A century on, French singer and anarchist Georges Brassens still hits the right note

This story first featured in the Spotlight on France podcast: listen here

With his pipe, polo-necked sweater, moustache and cat on lap, the image of Brassens is more cudly uncle than new-man.

As Joann Sfar, curator of a major Brassens exhibition in 2011, has pointed out, “most of his songs are about naked women, death and cats”.

Brassens At the Beach

The hit song “Brave Margot” featured two of those favourite themes, with Margot drawing in big crowds by removing her bodice to breast-feed her pet.

Brassens excelled at taking aspects of ordinary French life – women, sex, death, religion, the military, migration … and, yes, cats … and transforming them into theatre through an unsurpassed use of wordplay.

He’s been described as a French Woodie Guthrie – a working class singer and guitarist who shunned stardom. He was also a self-proclaimed anarchist with a distate for the military and the clergy.

Brassens plays for a homeless man in Paris
Brassens plays for a homeless man in Paris Robert Doisneau

Bad reputation

He wrote 150 songs in his 40-year career.

Les copains d’abord, about friends playing with boats on a lake, L’Auvergnat, about the importance of generosity, and Quand on est con, are classics and feature in many a French family reunion or office party.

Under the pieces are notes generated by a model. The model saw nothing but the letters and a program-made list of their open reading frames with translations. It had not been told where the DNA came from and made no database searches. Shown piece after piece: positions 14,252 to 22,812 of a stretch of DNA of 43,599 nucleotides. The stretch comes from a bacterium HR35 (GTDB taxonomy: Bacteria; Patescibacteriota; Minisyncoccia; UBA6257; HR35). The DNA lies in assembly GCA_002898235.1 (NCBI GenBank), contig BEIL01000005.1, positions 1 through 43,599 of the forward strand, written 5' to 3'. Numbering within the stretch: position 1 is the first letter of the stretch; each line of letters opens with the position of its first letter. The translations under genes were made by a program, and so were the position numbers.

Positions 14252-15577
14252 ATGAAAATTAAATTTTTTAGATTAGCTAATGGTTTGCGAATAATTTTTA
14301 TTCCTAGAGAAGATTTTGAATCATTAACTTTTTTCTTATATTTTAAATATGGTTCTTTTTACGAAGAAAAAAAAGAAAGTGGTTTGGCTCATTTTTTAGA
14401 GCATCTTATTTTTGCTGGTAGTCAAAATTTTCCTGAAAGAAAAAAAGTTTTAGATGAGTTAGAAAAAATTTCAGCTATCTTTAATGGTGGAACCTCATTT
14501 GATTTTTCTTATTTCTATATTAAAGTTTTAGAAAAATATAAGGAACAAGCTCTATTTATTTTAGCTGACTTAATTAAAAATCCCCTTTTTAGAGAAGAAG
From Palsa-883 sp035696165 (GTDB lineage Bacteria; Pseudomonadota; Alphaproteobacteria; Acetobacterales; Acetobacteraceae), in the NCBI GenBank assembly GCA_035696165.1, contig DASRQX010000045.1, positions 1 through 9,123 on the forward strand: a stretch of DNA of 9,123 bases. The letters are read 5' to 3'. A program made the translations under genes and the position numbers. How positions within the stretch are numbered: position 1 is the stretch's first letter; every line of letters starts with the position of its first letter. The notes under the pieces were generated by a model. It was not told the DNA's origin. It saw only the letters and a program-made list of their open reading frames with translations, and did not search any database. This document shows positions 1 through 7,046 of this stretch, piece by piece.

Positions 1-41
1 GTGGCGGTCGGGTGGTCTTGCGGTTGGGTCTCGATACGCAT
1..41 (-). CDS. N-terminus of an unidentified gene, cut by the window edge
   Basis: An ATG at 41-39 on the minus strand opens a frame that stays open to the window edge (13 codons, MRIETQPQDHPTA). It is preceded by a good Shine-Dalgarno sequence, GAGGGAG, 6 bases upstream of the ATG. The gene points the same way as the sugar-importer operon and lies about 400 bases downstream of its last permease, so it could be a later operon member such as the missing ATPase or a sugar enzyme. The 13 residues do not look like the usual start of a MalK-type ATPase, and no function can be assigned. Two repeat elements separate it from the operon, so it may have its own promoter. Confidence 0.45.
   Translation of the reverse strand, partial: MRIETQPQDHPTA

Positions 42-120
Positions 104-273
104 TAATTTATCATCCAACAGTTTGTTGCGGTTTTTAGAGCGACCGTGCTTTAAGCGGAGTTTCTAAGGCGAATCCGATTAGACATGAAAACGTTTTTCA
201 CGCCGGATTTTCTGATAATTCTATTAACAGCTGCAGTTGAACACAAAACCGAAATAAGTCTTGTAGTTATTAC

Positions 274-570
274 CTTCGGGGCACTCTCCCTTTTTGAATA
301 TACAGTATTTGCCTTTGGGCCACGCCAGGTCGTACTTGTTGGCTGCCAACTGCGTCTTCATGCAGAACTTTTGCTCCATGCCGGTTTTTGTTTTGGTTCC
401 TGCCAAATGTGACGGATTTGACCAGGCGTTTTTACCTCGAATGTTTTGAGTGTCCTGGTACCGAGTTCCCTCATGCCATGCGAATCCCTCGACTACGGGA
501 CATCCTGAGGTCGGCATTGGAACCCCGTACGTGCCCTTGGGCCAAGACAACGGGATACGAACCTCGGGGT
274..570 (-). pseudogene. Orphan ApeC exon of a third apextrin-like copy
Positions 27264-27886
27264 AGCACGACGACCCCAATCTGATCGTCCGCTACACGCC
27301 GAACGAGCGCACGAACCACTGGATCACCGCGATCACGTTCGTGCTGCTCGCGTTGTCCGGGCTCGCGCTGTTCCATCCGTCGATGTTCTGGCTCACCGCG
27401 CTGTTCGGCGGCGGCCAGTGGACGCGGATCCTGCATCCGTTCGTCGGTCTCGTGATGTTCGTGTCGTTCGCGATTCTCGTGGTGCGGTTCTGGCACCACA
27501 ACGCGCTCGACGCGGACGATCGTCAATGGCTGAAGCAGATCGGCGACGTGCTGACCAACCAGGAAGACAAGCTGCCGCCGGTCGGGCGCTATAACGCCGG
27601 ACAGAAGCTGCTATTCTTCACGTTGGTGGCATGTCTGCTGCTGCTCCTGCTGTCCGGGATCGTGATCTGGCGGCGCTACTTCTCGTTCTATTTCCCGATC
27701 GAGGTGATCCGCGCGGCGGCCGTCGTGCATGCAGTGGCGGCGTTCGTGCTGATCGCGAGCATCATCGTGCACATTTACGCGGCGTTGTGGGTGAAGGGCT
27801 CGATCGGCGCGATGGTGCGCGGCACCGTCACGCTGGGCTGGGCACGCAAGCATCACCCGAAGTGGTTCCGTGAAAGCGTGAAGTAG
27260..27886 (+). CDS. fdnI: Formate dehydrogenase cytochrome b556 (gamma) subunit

Some of his songs offended established values in early fifties France. Le Gorille – a song against the death penalty involving a rampaging gorilla desperate to lose its virginity and who “takes” the judge in the end, was banned on its release in 1952.

Mauvaise Reputation (Bad reputation), in which he defends individual liberties – including the freedom to desert the army, which he himself did in 1944 – was also deemed unfit for the public.

Out of time

Part of Brassens’ staying power resides in the timelessness of his songs, something he worked hard to achieve.

“I can’t use the word ‘automobile’ in my songs,” he told French public radio in 1970, “it will fix the song in a certain period.”

His superficially-simple refrains, accompanied by guitar, turn out to be very complex. But that hasn’t put off hordes of non-French speakers from taking up the challenge.

“Brassens has been translated into 82 languages and dialects, it’s enormous,” Bernard Lonjon, author of several books on Brassens told RFI.

He’s the most re-recorded French artist in the world.

Hesitant stage debut

Brassens’ entry into the pantheon of the French chanson got off to a sweaty start.

As a teenager he fled to Paris from his home town of Sète on the Mediterranean coast after a conviction for petty theft.

He first lodged with his aunt and then lived for many years in a house without electricity or indoor plumbing with a couple of friends –  Marcel and Jeanne – as a threesome. Continue reading “A century on, French singer and anarchist Georges Brassens still hits the right note”